[Suicide Prevention Month – September 2022]
As we age, it is normal to wrestle with negative thoughts and different kinds of emotional stress. But when does it turn from feeling down to possible signs of depression – which is a clinical condition?
Studies have shown that 5% of adults who live independently and 13% of adults (in the US) who have home health assistance have diagnosed depression. The number could actually be higher, according to the CDC as many adults could be misdiagnosed. Whether you or someone you know is struggling with overwhelming depressing thoughts, we will list some signs below to watch for and next steps.
If you have been feeling sad for multiple weeks in a row, or have any of the following symptoms, you should speak to your doctor or a professional counselor:
- Lack of interest in hobbies
- Feeling pessimistic
- Feeling restless or irritable for long periods of time
- Either overeating or a lack of appetite
- Either sleeping too much or insomnia
- Body aches
- Digestive upset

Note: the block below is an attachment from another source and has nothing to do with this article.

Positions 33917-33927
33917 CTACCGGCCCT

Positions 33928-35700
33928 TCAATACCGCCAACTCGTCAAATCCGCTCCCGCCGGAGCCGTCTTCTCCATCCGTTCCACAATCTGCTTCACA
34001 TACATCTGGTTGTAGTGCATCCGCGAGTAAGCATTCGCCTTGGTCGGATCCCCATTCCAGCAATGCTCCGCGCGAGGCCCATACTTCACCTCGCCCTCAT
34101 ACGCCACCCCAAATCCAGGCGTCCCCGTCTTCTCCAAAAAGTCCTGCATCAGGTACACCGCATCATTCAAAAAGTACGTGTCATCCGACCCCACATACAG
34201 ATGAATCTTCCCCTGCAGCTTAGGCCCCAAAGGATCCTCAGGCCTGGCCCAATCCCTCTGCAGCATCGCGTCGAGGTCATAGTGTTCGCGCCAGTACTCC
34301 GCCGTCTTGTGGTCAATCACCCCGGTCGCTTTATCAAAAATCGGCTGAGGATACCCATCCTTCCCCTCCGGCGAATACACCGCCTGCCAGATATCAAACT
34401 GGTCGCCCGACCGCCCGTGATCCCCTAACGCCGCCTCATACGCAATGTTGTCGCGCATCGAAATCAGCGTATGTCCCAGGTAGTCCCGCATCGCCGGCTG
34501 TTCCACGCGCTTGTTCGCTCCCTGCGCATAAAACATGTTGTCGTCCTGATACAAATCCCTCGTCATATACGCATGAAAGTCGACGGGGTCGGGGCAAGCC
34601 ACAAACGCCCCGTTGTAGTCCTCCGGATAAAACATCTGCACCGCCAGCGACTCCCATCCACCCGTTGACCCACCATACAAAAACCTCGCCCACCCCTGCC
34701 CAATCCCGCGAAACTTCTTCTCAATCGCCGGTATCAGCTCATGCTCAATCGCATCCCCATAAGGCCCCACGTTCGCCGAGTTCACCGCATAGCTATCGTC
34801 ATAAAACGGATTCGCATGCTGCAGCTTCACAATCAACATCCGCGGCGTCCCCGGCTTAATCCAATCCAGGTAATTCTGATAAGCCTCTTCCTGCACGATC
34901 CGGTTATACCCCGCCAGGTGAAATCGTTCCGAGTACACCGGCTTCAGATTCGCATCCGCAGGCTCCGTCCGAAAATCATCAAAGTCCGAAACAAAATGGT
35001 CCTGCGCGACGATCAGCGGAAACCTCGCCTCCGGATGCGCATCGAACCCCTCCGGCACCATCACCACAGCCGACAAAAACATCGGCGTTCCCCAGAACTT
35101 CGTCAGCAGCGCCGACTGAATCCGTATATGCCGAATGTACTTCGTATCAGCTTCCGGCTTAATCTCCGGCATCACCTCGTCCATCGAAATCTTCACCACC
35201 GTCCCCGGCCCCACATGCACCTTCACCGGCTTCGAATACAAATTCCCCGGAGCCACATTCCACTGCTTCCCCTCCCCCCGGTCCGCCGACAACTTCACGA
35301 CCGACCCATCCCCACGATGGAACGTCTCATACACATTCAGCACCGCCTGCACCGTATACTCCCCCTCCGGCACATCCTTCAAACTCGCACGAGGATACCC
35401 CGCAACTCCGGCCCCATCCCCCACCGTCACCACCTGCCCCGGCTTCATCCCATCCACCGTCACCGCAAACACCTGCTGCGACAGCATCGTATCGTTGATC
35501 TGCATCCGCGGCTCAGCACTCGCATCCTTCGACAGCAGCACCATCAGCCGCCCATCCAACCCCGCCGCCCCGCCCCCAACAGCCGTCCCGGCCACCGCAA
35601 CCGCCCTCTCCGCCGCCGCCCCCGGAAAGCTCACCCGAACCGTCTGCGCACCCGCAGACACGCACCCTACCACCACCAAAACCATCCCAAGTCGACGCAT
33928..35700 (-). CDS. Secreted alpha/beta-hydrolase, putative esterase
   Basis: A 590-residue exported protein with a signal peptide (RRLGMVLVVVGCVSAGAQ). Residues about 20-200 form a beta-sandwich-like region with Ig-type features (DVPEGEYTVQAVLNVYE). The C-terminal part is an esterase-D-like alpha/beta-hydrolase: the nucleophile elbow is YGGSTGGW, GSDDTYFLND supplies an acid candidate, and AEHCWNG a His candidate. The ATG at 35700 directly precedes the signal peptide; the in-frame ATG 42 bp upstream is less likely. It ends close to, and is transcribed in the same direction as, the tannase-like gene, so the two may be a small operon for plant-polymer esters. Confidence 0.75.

- Difficulty making decisions or concentrating
Another thing to keep in mind, is that there are different types of depression.
- Depressive Disorder tied to a medical condition.
- Depressive Disorder induced by alcohol/pain medication.
- Persistent Depressive Disorder: a depressed state that lasts more than two years but might not interfere with a person’s ability to do daily tasks.
- Major Depressive Disorder: symptoms last more than two weeks, presenting barriers to a person doing daily tasks.
These are all things to bring up to your doctor if you believe you or someone you know falls into one of these categories.
If you have suicidal thoughts, it is nothing to be ashamed about and there are people trained and ready to help you. Please call Lifeline at 1-800-273-8255 or text 741741 to chat with a Crisis Counselor.
Full Article Found on September 13, 2022 from A Healthier Michigan Here